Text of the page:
TUHS list (Rob Pike, Aug 2019)
I think it was slightly later. I joined mid-1980 and VAXes to replace the
11/70 were being discussed but had not arrived. We needed to convert a lab
into a VAX machine room and decide between BSD and Reiser, all of which
happened in the second half of 1980.
Reiser Unix got demand paging a little later, and it was spectacularly
fast. I remember being gobsmacked when I saw a demo in early 1981.
Dead ends everywhere.
I think I have figured out why 32V R3 was so fast (assuming my current understanding of
how 32V R3 must have worked is correct).
Its VM subsystem tags each memory frame with its disk mirror location, be it in swap or in
the file system. A page can quickly be found as they are hashed on device and block no.
This is true both for pages in the working set and pages on the 2nd chance list.
Effectively, most core is a disk cache.
In a unified buffer design, the buffer code would first look for an existing buffer header
for the requested disk block, as in V7. If not found, it would check the page frame list
for that block and if found it would connect the frame to an empty buffer header,
increment its use count and move it to the working set. If not found there either, it
would be loaded from disk as per usual. When a buffer is released, the frame use count
would be decremented and if zero the page frame would be put back on the 2nd chance list
and the buffer header would be marked empty. With this approach, up to 4MB of the disk
could be cached in RAM.
Early in 1981 most binaries and files were a few dozen KB in size. All of the shell,
editor, compiler tool chain, library files, intermediate files, etc. would have fitted in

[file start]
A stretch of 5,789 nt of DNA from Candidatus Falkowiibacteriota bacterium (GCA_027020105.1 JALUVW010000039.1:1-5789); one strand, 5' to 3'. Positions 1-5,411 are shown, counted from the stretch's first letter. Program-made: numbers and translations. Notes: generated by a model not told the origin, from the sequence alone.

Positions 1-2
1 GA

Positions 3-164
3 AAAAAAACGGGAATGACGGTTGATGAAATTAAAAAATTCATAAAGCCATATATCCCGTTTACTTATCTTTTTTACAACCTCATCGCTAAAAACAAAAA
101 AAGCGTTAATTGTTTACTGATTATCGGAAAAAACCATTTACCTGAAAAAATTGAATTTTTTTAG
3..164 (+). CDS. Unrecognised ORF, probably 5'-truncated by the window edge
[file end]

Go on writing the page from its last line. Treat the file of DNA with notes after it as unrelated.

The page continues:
RAM all at once. In a developer focused demo and once memory was primed, the system would
effectively run from RAM, barely hitting the disk, even with tens of concurrent logins.
Also something like “ls -l /bin” would have been much faster on its second run.
It puts a comment from JFR in a clearer context:
Strict LRU on 8,192 pages, plus Copy-On-Write, made the second reference to a page
So far I read this in context of the paging algorithm, and then it is hard to understand
(is LRU really that much better than NRU?). In the context of a unified buffer and disk
pages, it makes a lot more sense. Even the CoW part: as the (clean) data segment of
executables would still be in core, they could start without reloading from disk - CoW
would create copies as needed.
The interesting question now is: if this buffer unification was so impressive, why was it
abandoned in SVr2-vax? I can think of 3 reasons:
1. Maybe there was a subtle bug that was hard to diagnose. “Research" opting for the
BSD memory system “as it did not want to do the maintenance” suggests that there may have
been lingering issues.
1b. A variation of this: JFR mentioned that his implementation of unified buffers broke
conceptual layering. USG do not strike me as purists, but maybe they thought the code was
too messy to maintain.
2. Maybe there was an unintended semantic issue (e.g. you can lock a buffer, but not a
mmap ‘ed page).
3. Maybe it was hard to come up with a good sync() policy, making database work risky (and
system crashes more devastating to the file system).
JFR mentioned that he did the design and implementation for 32V R3 in about 3 months, with
3 more months for bug fixing and polishing. That is not a lot of time for such a big and
complex kernel mod (for its time).